Does Economic Inequality Matter Even when Average Incomes Are Low: An Analysis of Educational Attainment in Rural India

Ankur Sarin, University of Chicago

In the belief that the distribution of income might not matter when average income is low, developing countries have largely been ignored in the spurt of empirical analysis examining the social consequences of economic inequality. In my paper, I take a step towards redressing this gap in the research literature by examining the consequences of economic inequality on educational attainment in India. Data from the National Family Health Surveys conducted in 1992-93 and 1998-99 is used along with relevant state and village level variables. The effect of inequality is found to vary with the nature of the democratic political process and education policies are found to play a crucial mediating role. However, policy is not the only way through which inequality and polity affect educational attainment – the non-linear relationship between household wealth and education, the role of incentives and general equilibrium effects are also discussed as possible mechanisms.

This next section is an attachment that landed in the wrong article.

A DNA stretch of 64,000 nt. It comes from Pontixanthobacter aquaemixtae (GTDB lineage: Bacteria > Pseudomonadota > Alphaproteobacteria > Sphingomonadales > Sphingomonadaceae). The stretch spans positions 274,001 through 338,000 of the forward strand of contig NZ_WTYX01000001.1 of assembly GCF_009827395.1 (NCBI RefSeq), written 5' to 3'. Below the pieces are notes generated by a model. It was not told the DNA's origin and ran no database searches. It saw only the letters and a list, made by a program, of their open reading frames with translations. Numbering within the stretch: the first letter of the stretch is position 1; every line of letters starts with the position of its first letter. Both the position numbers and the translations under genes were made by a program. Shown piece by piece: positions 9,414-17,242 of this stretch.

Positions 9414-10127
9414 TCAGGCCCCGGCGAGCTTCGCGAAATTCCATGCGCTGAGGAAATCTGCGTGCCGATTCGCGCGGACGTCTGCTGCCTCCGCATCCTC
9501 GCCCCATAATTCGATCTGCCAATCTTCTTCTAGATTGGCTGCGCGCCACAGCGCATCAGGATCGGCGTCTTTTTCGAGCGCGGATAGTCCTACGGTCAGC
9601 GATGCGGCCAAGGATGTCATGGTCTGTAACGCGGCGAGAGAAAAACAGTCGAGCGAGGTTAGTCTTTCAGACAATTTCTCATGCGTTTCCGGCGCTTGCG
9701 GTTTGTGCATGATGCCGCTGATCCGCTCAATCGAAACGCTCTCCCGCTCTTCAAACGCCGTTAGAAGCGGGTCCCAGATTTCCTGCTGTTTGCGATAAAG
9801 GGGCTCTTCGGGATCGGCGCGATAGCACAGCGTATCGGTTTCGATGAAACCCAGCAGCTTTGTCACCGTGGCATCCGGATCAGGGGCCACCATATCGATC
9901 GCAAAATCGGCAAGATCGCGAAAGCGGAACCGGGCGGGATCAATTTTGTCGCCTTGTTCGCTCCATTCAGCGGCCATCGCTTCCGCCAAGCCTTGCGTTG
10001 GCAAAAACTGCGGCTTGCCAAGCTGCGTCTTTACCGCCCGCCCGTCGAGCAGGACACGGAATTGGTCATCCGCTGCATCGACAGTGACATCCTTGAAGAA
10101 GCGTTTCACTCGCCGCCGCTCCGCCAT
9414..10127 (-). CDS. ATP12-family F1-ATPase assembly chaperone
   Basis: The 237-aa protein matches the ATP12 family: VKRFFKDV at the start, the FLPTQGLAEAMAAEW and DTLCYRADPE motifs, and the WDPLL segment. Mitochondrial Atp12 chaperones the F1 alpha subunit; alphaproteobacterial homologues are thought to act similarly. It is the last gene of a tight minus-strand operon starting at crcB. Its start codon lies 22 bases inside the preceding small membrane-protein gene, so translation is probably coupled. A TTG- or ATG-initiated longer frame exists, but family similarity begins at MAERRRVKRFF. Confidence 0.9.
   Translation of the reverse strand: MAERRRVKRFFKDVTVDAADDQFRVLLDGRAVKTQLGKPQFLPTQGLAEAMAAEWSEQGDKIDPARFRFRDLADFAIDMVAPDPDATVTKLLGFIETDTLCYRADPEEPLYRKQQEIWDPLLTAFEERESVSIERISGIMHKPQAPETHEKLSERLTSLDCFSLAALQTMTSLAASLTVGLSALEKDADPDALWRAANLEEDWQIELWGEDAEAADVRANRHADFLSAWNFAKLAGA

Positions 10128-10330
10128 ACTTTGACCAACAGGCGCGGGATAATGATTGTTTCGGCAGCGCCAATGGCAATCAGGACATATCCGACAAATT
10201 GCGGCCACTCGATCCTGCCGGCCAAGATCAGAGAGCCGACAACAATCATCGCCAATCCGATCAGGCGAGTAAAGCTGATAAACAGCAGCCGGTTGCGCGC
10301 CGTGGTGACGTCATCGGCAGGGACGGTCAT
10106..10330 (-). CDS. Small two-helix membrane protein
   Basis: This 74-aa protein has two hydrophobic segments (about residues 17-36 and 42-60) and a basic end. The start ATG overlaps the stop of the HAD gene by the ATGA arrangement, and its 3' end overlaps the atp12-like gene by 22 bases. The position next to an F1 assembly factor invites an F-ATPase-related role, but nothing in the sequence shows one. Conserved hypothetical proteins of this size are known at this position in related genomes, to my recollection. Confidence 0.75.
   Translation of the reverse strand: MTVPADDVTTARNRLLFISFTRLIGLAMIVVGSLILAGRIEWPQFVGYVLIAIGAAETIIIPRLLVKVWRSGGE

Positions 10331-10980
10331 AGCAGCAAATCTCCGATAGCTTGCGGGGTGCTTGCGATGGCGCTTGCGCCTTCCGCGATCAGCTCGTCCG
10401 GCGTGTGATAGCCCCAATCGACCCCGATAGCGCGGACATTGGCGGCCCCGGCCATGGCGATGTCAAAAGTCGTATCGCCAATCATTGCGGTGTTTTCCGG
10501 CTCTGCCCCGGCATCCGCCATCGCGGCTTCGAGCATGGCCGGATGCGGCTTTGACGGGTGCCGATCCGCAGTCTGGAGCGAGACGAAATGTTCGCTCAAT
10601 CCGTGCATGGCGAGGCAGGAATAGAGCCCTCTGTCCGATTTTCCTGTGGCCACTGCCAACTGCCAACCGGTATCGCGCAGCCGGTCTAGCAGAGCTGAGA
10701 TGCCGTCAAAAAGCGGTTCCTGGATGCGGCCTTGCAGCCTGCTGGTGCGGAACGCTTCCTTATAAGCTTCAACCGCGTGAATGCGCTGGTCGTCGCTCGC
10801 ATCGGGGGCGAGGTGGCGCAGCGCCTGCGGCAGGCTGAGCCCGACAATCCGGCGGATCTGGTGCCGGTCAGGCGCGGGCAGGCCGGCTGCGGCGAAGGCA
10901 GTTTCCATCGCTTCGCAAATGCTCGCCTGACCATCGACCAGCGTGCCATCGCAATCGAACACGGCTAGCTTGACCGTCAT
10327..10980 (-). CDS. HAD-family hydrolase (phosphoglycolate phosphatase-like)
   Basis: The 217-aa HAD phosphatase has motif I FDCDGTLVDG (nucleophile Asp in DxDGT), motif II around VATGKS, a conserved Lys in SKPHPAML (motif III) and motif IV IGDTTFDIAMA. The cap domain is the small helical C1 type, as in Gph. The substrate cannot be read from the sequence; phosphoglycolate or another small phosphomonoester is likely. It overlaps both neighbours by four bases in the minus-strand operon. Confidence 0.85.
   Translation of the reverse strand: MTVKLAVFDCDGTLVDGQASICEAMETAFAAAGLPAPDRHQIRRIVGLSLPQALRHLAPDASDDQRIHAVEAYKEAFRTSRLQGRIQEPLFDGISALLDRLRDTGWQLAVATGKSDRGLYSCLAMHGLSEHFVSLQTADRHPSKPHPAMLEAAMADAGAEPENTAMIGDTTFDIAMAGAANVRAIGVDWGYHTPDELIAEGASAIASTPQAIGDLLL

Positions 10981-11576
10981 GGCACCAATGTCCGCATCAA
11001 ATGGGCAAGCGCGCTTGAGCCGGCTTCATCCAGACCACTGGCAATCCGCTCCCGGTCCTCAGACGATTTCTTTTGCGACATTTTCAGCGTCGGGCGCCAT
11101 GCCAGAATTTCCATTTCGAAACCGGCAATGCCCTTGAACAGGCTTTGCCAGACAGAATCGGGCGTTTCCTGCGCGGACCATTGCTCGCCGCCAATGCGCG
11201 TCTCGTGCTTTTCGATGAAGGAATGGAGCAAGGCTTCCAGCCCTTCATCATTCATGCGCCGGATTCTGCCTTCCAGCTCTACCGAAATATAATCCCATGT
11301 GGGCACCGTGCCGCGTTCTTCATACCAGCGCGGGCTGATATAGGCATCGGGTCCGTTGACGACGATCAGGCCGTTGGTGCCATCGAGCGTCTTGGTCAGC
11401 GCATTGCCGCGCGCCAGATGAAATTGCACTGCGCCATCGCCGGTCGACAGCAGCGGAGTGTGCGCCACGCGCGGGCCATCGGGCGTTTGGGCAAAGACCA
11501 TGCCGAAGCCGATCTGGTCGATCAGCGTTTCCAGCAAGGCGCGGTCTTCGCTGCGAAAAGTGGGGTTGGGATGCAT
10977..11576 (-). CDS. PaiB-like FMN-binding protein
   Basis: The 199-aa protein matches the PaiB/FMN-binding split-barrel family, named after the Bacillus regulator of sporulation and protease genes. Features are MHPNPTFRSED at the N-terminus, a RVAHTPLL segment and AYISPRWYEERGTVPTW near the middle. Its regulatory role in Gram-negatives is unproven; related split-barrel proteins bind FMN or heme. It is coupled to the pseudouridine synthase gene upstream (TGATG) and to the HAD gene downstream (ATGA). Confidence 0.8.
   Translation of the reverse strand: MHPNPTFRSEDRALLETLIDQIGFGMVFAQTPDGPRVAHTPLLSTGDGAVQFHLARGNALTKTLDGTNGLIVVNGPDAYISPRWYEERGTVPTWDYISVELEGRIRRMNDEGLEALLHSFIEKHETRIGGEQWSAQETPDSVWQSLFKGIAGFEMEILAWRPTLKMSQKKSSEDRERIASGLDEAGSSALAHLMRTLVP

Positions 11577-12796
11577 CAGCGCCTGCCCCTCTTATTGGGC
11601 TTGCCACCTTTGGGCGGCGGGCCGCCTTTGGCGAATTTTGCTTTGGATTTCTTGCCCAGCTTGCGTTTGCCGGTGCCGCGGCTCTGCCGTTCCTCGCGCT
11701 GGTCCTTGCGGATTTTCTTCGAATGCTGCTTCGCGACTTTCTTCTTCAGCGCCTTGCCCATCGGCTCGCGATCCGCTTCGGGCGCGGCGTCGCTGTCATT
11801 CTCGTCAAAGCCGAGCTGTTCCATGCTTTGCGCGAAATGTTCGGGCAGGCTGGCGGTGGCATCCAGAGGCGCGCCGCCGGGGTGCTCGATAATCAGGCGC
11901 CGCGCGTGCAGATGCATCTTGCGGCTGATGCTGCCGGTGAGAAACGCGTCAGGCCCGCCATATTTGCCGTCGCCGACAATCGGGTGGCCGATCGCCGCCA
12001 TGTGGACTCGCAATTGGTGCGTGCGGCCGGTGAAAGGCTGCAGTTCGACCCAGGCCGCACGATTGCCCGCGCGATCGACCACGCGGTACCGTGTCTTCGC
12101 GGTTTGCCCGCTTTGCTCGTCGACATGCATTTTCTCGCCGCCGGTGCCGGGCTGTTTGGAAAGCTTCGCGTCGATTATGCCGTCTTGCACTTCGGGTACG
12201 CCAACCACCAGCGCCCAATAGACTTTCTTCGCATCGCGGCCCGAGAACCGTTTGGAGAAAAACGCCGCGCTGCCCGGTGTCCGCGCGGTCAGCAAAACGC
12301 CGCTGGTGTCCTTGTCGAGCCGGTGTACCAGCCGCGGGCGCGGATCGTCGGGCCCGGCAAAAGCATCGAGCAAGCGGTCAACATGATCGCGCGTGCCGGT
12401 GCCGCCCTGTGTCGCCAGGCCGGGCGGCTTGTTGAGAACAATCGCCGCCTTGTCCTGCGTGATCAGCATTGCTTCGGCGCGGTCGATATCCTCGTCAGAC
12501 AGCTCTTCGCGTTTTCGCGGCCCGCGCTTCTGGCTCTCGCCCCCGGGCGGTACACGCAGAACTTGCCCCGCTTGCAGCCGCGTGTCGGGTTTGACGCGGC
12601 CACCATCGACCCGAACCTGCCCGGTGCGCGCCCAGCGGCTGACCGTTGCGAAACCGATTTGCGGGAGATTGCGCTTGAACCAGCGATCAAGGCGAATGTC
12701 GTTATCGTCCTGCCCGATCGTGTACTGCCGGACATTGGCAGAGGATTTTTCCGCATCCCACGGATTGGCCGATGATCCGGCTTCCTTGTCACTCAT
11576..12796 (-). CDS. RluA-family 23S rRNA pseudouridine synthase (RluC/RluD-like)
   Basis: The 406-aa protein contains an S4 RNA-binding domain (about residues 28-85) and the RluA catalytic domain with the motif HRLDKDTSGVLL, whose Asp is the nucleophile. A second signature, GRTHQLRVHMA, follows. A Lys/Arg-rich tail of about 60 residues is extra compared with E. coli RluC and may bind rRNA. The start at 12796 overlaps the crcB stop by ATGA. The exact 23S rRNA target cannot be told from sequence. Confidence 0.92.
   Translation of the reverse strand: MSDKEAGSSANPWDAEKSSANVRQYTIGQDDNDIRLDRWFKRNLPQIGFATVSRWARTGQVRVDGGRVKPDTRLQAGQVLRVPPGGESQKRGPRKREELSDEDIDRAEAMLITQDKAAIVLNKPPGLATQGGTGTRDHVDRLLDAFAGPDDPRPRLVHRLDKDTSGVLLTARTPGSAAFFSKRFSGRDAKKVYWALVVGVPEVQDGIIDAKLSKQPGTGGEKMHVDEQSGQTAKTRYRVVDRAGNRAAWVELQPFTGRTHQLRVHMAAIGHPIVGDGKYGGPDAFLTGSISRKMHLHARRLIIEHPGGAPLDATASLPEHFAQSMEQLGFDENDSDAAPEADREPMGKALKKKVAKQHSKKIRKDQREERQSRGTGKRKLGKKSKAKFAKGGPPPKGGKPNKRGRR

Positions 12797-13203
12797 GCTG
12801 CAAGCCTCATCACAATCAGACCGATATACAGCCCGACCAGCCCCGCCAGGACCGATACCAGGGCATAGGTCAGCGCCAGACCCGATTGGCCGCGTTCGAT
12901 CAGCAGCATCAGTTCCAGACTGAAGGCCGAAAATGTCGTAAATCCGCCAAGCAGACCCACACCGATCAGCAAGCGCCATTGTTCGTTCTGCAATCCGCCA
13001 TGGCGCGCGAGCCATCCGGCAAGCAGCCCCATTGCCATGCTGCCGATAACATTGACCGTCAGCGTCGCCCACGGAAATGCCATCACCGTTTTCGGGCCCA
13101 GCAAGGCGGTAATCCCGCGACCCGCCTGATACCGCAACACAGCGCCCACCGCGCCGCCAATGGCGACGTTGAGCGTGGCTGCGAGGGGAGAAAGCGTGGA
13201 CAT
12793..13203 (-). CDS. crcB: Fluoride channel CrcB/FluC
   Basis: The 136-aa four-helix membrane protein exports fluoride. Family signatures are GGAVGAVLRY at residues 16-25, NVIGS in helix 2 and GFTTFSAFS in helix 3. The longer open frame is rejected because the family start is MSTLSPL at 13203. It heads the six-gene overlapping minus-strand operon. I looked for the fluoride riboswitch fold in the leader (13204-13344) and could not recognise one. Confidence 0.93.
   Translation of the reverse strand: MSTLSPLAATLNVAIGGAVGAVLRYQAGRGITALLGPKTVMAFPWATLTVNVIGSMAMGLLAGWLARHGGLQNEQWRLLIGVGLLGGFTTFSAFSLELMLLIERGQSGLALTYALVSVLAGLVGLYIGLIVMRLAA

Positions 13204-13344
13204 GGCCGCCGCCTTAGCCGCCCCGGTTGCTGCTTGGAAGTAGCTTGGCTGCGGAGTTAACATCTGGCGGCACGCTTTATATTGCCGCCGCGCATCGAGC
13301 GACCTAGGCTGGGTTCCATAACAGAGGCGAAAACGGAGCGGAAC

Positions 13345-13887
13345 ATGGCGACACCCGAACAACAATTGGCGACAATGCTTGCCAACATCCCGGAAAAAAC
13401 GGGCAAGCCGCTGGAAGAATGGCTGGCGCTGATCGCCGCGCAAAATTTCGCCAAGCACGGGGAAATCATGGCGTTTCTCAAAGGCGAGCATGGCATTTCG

Presented in Session 125: Inequality and Education in Developing Countries